According to Yoav Vilner of CNBC News, there are a few key barriers that are preventing cryptocurrency from becoming mainstream, overcome these and the world will be crypto’s oyster, in theory.
In an article last week, Vilner raises the key issues that seem to be deterring people from using cryptocurrencies, you can have a look at the article for yourself, here- https://www.cnbc.com/2018/05/03/yoav-vilner-4-reasons-cryptocurrency-still-isnt-mainstream.html
I wish to offer some further solutions to issues raised in this article, in an attempt to help cryptocurrency break into the mainstream. Before we continue, I don’t believe that my solutions will of course have any profound effect on cryptocurrency adoption any time soon, but hey, you never know…
First of all, Vilner suggests that cryptocurrency is hard to spend:
“Probably the biggest obstacle to the uptake of coins like Bitcoin and Ethereum into the real economy is the lack of opportunities to spend it. Even though more than half of Amazon customers would use an Amazon coin for their purchases, actually doing so remains basically science fiction.”
Indeed, it is, so how do we resolve this?
It’s a tricky one because really, some currencies simply aren’t made to be spent in a traditional way, in order to really make cryptocurrencies easier to spend, we first of all need to provide an education format for people so they can learn to understand which currencies have been designed for which purpose. It is only after this point, people will be able to apply cryptocurrencies to real life situations, thus, making them easier to spend.
Next, Vilner argues that cryptocurrencies are too abstract:
“People have no problem using gold — or even Tide laundry detergent — as currency. Even though the M0 (physical currency) money supply is only a small fraction of the total number of dollars in circulation, consumers can still picture the faces of presidents when using their credit cards and digital wallets. In this respect, cryptocurrency remains exotic and poorly understood.”
Cryptocurrencies are pretty exotic, but I think that’s a good thing. Again, the solution here comes back down to education, giving people the opportunity to learn how their money can turn into cryptocurrency could help reduce the stress of the unknown when it comes down to cryptocurrency value etc. Moreover, we need to establish a method for explaining how cryptography and blockchain technology works. With so many different definitions in circulation, is it any wonder people a startled and thus, hide from this technology? Once we find a way to simplify the industry and set a bunch of standards, this ‘abstractness’ will no longer be a problem.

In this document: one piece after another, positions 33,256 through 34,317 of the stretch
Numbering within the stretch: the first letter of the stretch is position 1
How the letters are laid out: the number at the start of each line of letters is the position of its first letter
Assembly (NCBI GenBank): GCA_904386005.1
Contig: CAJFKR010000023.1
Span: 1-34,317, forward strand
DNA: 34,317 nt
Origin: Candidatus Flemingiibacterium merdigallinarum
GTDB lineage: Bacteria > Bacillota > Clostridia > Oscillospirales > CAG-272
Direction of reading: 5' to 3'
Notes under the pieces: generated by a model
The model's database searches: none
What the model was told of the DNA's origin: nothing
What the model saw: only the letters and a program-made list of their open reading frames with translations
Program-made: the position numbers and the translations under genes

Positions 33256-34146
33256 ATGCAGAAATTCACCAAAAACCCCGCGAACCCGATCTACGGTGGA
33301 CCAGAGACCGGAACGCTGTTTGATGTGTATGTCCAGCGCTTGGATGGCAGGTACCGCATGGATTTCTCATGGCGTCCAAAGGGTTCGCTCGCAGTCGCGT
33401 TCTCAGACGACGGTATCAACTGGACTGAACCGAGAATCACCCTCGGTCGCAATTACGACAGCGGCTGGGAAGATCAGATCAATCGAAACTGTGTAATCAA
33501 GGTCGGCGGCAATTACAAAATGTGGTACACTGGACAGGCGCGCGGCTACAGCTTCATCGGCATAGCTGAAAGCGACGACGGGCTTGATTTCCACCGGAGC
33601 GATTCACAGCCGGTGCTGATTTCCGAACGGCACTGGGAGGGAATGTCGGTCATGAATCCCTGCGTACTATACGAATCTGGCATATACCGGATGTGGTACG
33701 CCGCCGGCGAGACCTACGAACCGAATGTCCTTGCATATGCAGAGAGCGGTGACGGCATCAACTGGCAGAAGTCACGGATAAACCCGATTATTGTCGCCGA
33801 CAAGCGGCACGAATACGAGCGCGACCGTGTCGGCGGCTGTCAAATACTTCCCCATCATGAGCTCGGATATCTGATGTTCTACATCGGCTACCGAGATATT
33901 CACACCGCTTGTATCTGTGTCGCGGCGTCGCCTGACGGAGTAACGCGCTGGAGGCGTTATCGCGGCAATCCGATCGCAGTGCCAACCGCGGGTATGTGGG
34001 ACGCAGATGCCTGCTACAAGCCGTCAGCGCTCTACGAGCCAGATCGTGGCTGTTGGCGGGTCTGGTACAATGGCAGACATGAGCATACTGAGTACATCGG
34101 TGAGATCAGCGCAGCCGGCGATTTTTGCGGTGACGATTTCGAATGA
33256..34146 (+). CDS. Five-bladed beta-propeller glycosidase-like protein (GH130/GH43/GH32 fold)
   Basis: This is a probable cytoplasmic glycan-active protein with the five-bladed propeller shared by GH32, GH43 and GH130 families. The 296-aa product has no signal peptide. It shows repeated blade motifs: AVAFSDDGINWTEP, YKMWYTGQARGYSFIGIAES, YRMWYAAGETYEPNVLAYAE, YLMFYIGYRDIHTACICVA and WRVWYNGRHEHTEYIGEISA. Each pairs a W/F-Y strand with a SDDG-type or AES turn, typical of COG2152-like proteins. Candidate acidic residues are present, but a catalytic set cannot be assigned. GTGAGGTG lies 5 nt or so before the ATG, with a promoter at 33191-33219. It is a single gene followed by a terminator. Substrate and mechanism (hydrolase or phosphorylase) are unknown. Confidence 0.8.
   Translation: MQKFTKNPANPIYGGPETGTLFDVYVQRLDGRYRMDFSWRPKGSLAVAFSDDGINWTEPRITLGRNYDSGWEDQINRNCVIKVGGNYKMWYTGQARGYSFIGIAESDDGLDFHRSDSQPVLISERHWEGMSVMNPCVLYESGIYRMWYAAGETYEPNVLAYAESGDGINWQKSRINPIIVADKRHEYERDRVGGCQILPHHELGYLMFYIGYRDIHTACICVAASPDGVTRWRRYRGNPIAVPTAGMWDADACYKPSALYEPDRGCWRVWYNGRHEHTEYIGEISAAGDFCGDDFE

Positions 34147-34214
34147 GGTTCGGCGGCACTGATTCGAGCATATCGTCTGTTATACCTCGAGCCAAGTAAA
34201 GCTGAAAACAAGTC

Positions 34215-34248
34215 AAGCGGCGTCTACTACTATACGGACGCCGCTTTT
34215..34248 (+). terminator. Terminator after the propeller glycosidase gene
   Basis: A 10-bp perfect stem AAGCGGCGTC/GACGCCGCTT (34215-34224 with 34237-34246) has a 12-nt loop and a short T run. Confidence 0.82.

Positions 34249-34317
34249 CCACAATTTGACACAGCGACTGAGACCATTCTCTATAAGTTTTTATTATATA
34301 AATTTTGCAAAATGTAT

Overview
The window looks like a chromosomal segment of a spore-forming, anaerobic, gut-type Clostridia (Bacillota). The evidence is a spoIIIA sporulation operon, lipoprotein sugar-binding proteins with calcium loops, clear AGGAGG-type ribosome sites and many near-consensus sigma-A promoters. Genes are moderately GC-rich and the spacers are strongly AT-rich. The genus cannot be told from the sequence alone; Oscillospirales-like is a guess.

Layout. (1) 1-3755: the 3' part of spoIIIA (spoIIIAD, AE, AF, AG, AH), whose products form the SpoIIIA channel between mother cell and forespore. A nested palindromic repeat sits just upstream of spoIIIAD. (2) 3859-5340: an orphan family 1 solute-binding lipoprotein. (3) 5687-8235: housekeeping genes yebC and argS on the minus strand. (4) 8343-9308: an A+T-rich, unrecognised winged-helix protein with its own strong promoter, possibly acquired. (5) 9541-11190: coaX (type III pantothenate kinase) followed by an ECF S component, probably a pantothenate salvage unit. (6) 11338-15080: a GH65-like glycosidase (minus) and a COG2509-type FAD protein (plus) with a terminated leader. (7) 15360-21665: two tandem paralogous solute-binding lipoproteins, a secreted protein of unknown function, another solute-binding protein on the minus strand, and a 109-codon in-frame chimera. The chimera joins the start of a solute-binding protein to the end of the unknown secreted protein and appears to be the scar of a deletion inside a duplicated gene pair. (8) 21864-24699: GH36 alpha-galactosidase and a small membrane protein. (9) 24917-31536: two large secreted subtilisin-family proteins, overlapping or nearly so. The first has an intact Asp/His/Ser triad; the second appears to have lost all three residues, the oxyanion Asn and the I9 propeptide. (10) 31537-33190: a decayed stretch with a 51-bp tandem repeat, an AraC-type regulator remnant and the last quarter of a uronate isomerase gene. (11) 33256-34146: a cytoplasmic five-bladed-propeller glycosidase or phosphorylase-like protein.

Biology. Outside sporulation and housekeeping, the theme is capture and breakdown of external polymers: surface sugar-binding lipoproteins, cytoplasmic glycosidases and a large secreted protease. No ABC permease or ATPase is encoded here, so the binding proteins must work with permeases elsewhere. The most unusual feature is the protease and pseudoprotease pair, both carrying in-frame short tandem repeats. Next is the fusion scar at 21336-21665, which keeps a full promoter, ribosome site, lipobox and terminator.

Then, Vilner discusses the volatility of cryptocurrencies and the problems that causes, however to Vilner, as cryptocurrencies become more mainstream, this will no longer be an issue. Think about the average person. Do you think they worry about FIAT exchange values? I doubt it.
“As more people use and accept cryptocurrencies, the less sensitive any one of them will be to surges and drops. Crypto exchange rates are likely to become as irrelevant to consumers’ daily habits as fiat exchange rates are now.”
Furthermore, by normalising the industry, the volatile exchange rates might actually start to calm down. Of course, the solution offered here might not sound ideal for investors but remember this is referring the how cryptocurrencies can become mainstream, store value commodities.
Finally, Vilner points out that cryptocurrencies are a legal grey area:
“Consumers want and need legal tender, money that has value that is universally accepted wherever they want to spend it. As long as consumers are worried about whether they need a broker’s license to spend their coin on gas and groceries, cryptocurrency will remain an investment for the brave of heart.”
This is certainly true, until people can be left to handle cryptocurrencies in the same way they handle fiat currency, it can’t enter the mainstream. A solution to this could come from things like wage payments and crypto-bursaries, paid directly to people through a payroll system, much like a salary, in that all tax and insurance costs are deducted before the person gets the money. They simply keep the profits after all the ‘legal leg work’ has been carried out. I suppose this comes back to normalisation.
Vilner has some strong arguments here, granted none of this is ground-breaking news, realistically we all know what barriers are preventing cryptocurrency from becoming mainstream. The fixes I have suggested need to be part of a bigger universal movement which is driving for cryptocurrency adoption, backed by the big players within the industry.
People will always have a fear of the unknown, overcome this and the possibilities will be endless.